We’re a VPN provider, so taking security and privacy seriously is in our DNA… we live and breathe it every day.
But we know that not everyone spends as much time thinking about these things as we do. So we thought it would be a good time to take a step back and look at some very specific things that everyday users could do to increase their privacy, security, and online safety.
To do that we’ve solicited the help from online privacy experts and enthusiasts. Here are their recommendations.
Pay Close Attention to What You’re Doing Online
The objective of a cybercriminal is to get you to download programs or apps that carry malware or try to steal information. Malware can be disguised as a popular game to something that checks traffic or the weather.. Don’t download apps that look suspicious or come from a site you don’t trust.
Daniel Carter of Zippy Electrics
The best tip I can give is to always read carefully before clicking anything. Don’t just brush off pop-up warnings and anything that comes into your screen. This is because you might click a malware or you might miss something important.
John Howard from Coupon Lawn
Avoid, or be extremely cautious, when engaging with “free” or “open source” download sites, whether they be for software, music, etc.
Michael Wallstrom from Philantech3
An email alias allows you to use a random identifier email every time, which in turn will forward it to your mailbox, and the other party won’t know your actual email.
Nirmal Sarkar of HiTricks.com
Have a secondary email address. You will come across numerous situations where you have to provide an email address. Keep the main one private and have an extra one for online services.
David De Haan from Standup Paddleboards Review
The average person should consider using a secure email service like ProtonMail. The cornerstone of your online privacy plan should be an email account with end-to-end encryption, which you can then use to sign up for additional services such as a VPN, etc.
Neil Roach from Boxroom Office
Don’t Give Out Personal Information Online
Always be a skeptic especially when sites ask for your details especially those which are not meant to be shared online like your bank account, birthday, your middle name, and your personal identity number.
Lewis from Skill Scouter
Donata Kalnenaite from Termageddon
If something looks phishy, wait and take a look at it in an hour or so. A lot of these phishing messages are trying to get you to act quickly without thinking. Have a plan on how you’re going to handle financial issues (like, above, calling a verified bank ph # or going into your bank).
Paul from WhiteCanyon Software
Try Privacy-Focused Services
Rethink the choice of operating systems if you’re concerned about privacy—switching to a security-focused Linux distribution might make more sense. Choose privacy-first software and services. Wherever possible, opt for a service (Signal over WhatsApp), browser (Tor), OS (Qubes OS), etc. that is created with maintaining privacy as a primary goal.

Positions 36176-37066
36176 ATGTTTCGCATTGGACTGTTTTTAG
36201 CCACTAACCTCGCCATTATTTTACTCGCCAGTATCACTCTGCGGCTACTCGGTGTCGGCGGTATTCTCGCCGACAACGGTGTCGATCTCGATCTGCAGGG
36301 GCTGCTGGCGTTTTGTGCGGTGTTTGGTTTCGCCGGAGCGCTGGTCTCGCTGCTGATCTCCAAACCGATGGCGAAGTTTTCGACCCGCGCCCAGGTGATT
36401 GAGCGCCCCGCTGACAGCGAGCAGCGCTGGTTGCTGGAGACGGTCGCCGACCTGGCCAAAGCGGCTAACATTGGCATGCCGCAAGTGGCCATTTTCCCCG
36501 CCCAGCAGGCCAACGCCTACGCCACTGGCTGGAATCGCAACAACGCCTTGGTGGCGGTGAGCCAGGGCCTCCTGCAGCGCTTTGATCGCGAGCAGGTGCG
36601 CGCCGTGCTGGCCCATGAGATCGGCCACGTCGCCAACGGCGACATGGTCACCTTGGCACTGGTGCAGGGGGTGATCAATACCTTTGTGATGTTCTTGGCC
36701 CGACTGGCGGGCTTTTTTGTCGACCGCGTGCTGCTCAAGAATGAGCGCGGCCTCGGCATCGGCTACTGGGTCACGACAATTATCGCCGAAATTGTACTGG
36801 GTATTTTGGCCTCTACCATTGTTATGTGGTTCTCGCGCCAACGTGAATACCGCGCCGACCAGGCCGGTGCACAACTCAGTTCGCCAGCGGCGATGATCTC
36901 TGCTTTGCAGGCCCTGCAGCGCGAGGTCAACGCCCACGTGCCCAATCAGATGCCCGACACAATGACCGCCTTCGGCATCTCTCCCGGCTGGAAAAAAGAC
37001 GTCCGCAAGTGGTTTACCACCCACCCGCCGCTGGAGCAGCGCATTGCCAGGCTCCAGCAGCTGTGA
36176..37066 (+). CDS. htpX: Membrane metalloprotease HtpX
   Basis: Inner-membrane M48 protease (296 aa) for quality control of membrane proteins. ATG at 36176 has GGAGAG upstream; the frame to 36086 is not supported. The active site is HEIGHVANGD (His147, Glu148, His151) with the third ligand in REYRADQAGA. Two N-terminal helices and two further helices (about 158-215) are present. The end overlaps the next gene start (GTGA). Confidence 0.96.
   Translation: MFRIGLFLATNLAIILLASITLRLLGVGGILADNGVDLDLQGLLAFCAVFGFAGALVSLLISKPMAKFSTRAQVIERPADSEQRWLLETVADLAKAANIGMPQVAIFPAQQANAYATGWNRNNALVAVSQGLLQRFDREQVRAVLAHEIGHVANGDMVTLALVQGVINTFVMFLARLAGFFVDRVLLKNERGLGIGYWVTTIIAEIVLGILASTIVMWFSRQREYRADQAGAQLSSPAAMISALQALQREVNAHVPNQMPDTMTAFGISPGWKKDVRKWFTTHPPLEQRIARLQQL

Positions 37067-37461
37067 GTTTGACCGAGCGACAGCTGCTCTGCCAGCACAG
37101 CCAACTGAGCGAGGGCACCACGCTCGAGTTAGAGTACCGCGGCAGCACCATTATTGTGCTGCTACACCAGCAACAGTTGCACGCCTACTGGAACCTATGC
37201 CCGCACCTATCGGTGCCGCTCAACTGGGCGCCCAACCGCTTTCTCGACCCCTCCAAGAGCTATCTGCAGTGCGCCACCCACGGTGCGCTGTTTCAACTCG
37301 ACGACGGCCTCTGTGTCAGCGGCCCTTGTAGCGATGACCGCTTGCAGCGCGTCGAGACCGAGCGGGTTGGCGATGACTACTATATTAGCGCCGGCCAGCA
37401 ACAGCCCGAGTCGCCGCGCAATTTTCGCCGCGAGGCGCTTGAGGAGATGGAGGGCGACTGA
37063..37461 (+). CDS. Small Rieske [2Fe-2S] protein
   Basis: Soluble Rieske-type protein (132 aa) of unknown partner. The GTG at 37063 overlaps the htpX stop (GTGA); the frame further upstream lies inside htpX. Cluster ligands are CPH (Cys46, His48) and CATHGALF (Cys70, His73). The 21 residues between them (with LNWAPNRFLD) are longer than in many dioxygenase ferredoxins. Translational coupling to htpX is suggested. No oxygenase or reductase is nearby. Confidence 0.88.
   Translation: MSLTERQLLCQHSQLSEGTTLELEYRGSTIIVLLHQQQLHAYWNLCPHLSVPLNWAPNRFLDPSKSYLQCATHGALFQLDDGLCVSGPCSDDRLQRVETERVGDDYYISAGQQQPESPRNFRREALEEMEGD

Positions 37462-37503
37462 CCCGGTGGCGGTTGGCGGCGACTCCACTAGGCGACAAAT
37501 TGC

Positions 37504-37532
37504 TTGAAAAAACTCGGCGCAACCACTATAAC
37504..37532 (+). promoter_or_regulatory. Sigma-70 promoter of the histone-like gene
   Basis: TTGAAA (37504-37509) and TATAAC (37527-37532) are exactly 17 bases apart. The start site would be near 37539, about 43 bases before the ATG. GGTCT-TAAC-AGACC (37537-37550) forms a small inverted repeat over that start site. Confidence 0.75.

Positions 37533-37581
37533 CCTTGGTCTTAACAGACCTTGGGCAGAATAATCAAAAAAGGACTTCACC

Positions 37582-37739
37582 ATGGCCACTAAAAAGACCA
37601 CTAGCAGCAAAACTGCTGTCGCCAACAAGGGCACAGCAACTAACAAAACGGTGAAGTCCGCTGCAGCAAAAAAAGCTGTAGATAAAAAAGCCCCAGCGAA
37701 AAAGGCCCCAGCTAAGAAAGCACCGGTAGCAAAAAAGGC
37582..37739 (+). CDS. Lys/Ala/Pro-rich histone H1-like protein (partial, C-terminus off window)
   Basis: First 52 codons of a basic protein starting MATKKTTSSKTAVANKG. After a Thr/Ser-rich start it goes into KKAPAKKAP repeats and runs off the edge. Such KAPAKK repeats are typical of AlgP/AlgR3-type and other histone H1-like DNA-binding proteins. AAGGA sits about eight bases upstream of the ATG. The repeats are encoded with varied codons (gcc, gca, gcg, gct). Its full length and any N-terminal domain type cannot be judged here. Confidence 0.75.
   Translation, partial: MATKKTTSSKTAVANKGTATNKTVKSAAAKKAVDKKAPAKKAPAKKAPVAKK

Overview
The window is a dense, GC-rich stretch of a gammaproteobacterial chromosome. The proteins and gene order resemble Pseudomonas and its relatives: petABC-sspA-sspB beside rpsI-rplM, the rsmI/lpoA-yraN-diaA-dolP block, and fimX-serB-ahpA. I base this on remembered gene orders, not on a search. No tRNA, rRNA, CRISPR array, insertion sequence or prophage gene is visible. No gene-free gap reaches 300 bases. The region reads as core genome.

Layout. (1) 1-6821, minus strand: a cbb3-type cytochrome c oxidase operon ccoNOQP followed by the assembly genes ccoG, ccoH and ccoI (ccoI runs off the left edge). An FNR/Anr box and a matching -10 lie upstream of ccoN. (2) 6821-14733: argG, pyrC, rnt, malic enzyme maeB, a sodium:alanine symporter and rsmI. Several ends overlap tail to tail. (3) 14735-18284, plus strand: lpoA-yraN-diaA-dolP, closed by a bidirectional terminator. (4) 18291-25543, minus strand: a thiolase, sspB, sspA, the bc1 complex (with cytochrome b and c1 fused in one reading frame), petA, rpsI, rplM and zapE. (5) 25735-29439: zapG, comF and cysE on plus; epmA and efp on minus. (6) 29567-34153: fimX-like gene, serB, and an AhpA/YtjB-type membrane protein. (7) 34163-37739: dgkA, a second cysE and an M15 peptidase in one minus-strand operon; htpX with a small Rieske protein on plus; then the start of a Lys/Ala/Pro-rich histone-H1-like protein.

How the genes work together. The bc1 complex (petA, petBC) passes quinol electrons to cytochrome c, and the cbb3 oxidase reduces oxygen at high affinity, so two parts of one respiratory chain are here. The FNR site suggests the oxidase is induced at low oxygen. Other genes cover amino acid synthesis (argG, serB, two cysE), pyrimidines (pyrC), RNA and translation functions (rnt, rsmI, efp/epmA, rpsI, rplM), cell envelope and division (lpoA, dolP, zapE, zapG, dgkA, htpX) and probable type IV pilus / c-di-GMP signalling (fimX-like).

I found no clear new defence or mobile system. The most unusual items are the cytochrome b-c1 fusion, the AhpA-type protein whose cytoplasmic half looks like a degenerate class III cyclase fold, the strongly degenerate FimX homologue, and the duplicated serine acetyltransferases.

Lumena from SectigoStore
Use a search engine that protects your privacy, such as DuckDuckGo.
Google Chrome’s Incognito window isn’t as private as you may think. For better security, you can use a secure browser like TOR or modify the privacy settings in FireFox to surf the web. Firefox offers many privacy protection features and customization options.
Casey from SectigoStore
David from National Air Warehouse
My biggest tip for online privacy is making sure you use a privacy focused browser. Privacy focused browsers block ad, social, and analytics trackers that follow you around the web. They also help mitigate fingerprinting practices, which fill-out scarily accurate shadow profiles of users.
Ashley from AvoidTheHack
If you’re looking for a safer, more privacy-focused browser alternative to Chrome, we’re recommending Brave.
Use a password manager so you have strong, unique passwords (LastPass, Dashlane and 1Password are great examples).
Eric Ohlsen from Paper Trail Investigations
I always suggest using a password manager like LastPass or Bitwarden to automatically create different passwords for every site.
Daniel Worsley from LocalCoinSwap
Use a VPN
We’re pretty partial to this recommendation, but we believe that anyone that sends sensitive information across the internet (that’s everyone, btw) needs to be using a VPN. This applies to phones, desktop, even your home wifi routers.
What would you add to this list? Leave your thoughts in the comments and we’ll update this post as new information comes in.